Jontee's story - early mornings and hard work all worth it

Posted on 26 April 2018
Jontee's story - early mornings and hard work all worth it

National Disability Insurance Scheme participant, Jontee Brown, is the embodiment of the National Wheelchair Basketball League – the sacrifices competitors make to play, the thrown-in-the-deep-end improvement demanded, and the way the game hooks them in so they can't get enough.

"It's rough when the alarm goes off at 3am but when you get to play on the weekends and see the things you're improving in, it's worth it," Jontee said of his twice-weekly, middle-of-the-night rise in Bendigo to drive to Melbourne for training.

"I had maybe two weeks off over Christmas but since then I've trained non-stop, trying to be the best player I can," he said.

At 20, Jontee has a wonderful role model in training partner Tristan Knowles, a veteran of three Australian Paralympic campaigns and two world championship wins. The two are Kilsyth Cobras teammates (the sole Victorian team in the national competition), and Jontee is already feeling the benefit of their work.

"He's one of the world's best players. To learn from him has been amazing," he said.

After falling in a sinkhole on a school trip to Thailand three years ago, Jontee developed an infection to a leg wound, which ate away his knee muscles. It eventually moved to his spine. He had played junior basketball since he was a child and found taking to the court in a wheelchair hugely liberating.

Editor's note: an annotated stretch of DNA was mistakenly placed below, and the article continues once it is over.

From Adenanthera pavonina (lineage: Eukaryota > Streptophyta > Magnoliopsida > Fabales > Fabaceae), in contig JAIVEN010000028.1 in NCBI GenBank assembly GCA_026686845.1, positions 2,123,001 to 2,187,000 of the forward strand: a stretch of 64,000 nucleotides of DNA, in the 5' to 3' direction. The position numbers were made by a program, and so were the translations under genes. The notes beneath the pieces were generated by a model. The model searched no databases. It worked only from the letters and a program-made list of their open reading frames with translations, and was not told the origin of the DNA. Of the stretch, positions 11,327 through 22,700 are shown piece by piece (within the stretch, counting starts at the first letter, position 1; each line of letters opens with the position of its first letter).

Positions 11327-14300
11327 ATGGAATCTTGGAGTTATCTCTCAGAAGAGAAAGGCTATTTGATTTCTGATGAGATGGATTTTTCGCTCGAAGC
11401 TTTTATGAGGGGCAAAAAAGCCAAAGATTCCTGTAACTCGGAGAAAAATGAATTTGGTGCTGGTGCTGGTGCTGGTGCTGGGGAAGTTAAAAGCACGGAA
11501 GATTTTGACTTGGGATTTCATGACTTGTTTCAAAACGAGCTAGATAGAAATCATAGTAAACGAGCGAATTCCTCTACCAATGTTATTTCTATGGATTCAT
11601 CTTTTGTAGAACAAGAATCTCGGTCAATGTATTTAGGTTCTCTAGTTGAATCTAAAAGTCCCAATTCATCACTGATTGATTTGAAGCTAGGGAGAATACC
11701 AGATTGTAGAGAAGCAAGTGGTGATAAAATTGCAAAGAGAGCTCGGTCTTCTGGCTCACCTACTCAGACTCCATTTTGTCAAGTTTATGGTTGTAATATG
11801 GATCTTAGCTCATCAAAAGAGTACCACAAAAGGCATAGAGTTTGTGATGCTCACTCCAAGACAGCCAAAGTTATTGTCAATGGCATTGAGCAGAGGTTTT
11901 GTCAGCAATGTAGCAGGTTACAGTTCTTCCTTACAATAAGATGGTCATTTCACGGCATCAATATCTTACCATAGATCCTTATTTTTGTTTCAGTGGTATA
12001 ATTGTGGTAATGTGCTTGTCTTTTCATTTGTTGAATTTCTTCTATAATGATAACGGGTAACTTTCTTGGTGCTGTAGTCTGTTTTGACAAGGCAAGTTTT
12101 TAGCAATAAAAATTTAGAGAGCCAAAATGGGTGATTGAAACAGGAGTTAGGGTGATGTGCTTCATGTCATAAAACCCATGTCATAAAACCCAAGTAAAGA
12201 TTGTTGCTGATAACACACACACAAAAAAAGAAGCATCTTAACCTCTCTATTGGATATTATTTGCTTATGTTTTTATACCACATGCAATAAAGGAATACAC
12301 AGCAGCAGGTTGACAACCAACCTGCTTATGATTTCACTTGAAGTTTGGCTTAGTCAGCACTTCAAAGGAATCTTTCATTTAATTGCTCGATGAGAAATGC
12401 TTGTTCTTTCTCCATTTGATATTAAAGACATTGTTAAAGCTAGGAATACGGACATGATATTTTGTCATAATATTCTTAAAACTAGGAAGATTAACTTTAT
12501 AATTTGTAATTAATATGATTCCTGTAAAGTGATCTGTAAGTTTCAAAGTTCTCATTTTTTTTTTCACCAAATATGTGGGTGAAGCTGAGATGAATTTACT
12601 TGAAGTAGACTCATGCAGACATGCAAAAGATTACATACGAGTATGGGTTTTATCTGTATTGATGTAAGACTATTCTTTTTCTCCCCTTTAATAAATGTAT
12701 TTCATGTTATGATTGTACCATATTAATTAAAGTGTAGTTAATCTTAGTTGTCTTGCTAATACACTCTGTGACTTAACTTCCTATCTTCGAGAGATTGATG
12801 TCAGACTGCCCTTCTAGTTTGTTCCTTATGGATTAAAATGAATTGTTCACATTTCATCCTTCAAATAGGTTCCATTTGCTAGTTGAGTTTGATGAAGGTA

"It was something to keep my mind off things, and a way to get back into competitive sport," he said. "I kind of fell in love with it."

When the Cobras' season started with a "cluster" round (playing four games across a weekend), in Perth recently, he found himself playing on wheelchair basketball great, Brad Ness.

"He towelled me up a bit," Jontee said with a laugh, adding the experience highlighted "how awesome" the national competition is.

It's also a triumph of determination over logistics. Cobras' Basketball Operations Chief, Mark Watkins said it costs around $90,000 per season to send men's and women's wheelchair teams around the country without players having to fork out for travel, accommodation and living expenses.

"They are the elite in their field and they deserve to be treated accordingly," Mark said.

"We don't get big crowds but the people who do come along appreciate the skills the guys and girls have. They're unbelievable! Unless you know Basketball, you wouldn't appreciate what they can do in their chairs.

"They get the same clothing as our SEABL [South East Australian Basketball League] teams, the same funding, and there's no discrimination," he said.